Honesty – Difference between Privacy and Secrecy

In my last blog I spoke about trust being a natural outcome if other qualities of a relationship are met. Today I want to focus on probably the most important element of a trusting relationship: Honesty

First, it is important to note that most people lie. Researchers found that most people lie one or two times a day. However, while most people lie, they lie only a little. Most people limit how much they are willing to lie because they want to see themselves as honest people. So, it makes sense to have realistic expectations and recognize that your partner may sometimes lie, after all, so do you. Most of the time the lies are harmless and have no effect on your relationship and have little, or nothing to do with how your partner feels about you. Most people lie because of how they feel about themselves, they are looking to protect or promote themselves. They are not out to hurt other people. (Source: National Geographic June 2017 Edition: Why We Lie)

Second, we need to look at what constitutes a lie. A lie is defined as an untrue statement with intent to deceive or to create a false or misleading impression. While most people can easily identify a blatant lie, for example the cheating spouse who denies having an affair, there are some gray areas. One of those is where does privacy end and secrecy begin?

All people want and deserve some privacy, even in a relationship. What can be deemed as “private” by one partner may feel like “secrecy” or dishonesty to the other partner. Ultimately, the difference is the intent behind it.

Privacy is setting personal boundaries and staying within them. Privacy is a choice not to reveal intimate details and can be an agreement among partners what will not be revealed.

Secrecy has an element of shame attached and is something we keep purposefully hidden because we fear a negative outcome. Secrecy is information that could be harmful to another. It is helpful to have a discussion with your partner to determine what you deem private versus what you see as a secret. This could avoid hurt and betrayal and have long-term beneficial effects for both of you.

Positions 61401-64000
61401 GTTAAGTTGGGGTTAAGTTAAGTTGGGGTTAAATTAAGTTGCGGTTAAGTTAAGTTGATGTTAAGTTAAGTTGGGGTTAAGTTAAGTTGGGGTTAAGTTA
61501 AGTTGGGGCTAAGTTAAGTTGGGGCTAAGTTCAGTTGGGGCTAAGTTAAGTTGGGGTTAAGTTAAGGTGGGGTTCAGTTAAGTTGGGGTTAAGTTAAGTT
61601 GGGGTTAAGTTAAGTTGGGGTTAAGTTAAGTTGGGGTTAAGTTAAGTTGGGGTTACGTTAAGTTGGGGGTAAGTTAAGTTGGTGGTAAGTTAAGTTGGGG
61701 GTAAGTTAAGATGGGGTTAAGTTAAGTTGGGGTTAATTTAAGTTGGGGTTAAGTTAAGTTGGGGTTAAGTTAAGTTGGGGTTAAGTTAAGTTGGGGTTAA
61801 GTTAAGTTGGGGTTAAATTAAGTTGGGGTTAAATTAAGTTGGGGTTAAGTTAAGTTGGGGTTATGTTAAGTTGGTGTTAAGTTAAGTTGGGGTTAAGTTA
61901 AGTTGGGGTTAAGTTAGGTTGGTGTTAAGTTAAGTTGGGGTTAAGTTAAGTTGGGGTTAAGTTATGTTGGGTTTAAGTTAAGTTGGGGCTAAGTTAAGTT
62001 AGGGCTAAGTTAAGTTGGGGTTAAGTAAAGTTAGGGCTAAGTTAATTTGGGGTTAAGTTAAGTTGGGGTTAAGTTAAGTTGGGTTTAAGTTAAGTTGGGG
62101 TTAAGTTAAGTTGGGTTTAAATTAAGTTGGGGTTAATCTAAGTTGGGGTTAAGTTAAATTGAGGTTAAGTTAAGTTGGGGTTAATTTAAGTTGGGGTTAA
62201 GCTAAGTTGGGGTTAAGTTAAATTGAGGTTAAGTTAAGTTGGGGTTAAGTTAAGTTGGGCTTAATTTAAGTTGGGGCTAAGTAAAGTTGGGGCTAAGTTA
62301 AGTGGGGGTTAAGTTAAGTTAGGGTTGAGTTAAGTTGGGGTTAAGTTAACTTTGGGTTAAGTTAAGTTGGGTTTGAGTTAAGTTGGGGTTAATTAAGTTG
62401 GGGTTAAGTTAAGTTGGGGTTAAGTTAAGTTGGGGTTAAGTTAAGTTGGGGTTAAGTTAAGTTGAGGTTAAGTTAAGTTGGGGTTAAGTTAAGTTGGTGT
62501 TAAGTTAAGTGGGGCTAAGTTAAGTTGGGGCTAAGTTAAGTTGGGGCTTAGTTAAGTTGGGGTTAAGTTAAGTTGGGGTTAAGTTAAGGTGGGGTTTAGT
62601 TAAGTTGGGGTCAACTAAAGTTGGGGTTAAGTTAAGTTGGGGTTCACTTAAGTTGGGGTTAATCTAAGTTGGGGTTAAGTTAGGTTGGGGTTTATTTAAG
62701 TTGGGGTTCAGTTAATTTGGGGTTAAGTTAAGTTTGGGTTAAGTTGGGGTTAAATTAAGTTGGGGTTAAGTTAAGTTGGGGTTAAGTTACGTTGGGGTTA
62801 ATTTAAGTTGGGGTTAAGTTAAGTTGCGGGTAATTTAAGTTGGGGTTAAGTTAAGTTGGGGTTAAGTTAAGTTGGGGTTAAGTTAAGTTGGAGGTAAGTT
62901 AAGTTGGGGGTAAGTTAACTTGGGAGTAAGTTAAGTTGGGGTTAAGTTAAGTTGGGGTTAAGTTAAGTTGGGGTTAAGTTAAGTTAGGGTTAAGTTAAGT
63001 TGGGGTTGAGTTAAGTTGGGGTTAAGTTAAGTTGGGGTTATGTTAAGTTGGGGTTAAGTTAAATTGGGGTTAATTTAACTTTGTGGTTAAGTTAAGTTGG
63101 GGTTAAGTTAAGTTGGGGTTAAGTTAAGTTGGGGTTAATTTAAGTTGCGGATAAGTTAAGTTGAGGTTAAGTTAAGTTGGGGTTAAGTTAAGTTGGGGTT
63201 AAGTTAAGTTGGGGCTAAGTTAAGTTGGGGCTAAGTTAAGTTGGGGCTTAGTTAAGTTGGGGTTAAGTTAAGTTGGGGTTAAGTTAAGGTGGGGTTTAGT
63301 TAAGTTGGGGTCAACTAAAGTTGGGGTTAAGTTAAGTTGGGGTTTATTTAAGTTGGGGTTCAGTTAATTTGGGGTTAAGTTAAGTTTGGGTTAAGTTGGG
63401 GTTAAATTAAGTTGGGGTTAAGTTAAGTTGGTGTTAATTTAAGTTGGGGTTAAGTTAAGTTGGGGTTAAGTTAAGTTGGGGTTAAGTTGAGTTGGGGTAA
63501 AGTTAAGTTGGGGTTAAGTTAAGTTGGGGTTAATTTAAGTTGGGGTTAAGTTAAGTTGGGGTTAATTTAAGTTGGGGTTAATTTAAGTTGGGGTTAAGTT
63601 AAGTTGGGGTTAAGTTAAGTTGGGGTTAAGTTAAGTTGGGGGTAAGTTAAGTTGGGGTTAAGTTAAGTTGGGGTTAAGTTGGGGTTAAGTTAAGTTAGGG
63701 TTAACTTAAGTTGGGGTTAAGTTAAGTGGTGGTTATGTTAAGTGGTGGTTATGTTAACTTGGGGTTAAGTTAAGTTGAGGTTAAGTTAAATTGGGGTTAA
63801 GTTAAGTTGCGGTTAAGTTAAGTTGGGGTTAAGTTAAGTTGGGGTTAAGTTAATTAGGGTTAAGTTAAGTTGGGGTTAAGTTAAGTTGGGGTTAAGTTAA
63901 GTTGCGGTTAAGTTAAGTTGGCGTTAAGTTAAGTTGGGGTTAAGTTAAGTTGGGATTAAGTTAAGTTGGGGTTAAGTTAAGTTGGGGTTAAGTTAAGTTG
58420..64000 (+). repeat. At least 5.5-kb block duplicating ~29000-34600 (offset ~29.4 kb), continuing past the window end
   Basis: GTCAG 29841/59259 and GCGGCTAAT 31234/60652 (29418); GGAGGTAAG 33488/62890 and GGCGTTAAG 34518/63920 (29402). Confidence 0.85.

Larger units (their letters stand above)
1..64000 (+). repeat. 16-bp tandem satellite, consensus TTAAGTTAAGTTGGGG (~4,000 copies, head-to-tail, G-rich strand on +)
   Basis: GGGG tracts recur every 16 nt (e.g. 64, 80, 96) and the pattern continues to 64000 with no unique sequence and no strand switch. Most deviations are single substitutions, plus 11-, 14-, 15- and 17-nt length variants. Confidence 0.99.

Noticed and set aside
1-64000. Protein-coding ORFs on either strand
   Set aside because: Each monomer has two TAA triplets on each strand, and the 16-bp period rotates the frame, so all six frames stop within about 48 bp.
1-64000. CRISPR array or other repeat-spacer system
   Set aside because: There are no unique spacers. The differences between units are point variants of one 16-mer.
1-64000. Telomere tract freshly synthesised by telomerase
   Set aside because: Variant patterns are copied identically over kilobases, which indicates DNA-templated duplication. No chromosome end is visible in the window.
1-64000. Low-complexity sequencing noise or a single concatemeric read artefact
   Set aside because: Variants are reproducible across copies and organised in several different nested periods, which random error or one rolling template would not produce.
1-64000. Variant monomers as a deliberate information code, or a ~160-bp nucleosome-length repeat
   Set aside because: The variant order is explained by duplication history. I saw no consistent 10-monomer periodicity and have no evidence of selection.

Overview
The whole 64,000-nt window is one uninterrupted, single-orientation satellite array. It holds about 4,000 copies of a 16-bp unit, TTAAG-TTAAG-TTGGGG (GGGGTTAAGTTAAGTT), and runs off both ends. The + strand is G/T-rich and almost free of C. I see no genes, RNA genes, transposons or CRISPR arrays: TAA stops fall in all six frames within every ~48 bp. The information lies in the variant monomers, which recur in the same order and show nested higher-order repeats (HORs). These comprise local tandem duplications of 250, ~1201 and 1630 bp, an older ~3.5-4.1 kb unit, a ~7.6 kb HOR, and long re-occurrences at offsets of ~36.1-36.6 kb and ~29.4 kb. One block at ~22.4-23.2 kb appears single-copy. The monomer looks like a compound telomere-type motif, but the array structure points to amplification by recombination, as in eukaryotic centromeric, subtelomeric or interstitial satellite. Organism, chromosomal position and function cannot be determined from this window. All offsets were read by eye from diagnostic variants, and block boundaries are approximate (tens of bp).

In determining whether what you are keeping from your partner you are exercising your right to privacy or being secretive, you may want to ask yourself the following questions:
1. How troubled would I be if it were the other way around?
2. What am I afraid of?
3. What’s keeping me from sharing?
4. What do I think I will lose by being honest?
5. What are ways I can retain my privacy without hurting feelings?
6. How will I feel about myself if I do not share this?
7. What are the reasons I need to keep this secret?

Third, we need to address what do you do to rebuild trust after you or your partner lied or kept secrets.

If you are the one that was dishonest, the first step is to come clean and the sooner the better. Take full responsibility for your actions. Make sure that during the process of healing your relationship you are dependable and comforting. This means keep your promises and allow your partner time to vent their feelings. Of course, most important, commit to being honest in the future. Depending on the severity of the offense, you may need to be extra transparent.

If you were the one deceived or lied to, you need to actively work on letting go and forgiving. This is not an easy process. Start by assessing the situation. Is this a one-time behavior or a pattern? Is the relationship important enough to save? Another thing you can do is to put yourself in the others’ shoes. Think back to times you may have told a lie. Doing this helps build compassion which makes it easier to forgive. Most important share your feelings with your partner. Explain what specifically hurt you and what actions would make you feel better.

It will take time and patience to get through this, but trust can be regained. If you find that you consistently have trouble being honest, or you are struggling to trust, coaching may help you uncover patterns in your belief system that are getting in the way. For more help on this or other relationship difficulties book a free discovery session now.
Questions? Call 800.408.1834 or email me at info@coachmona.org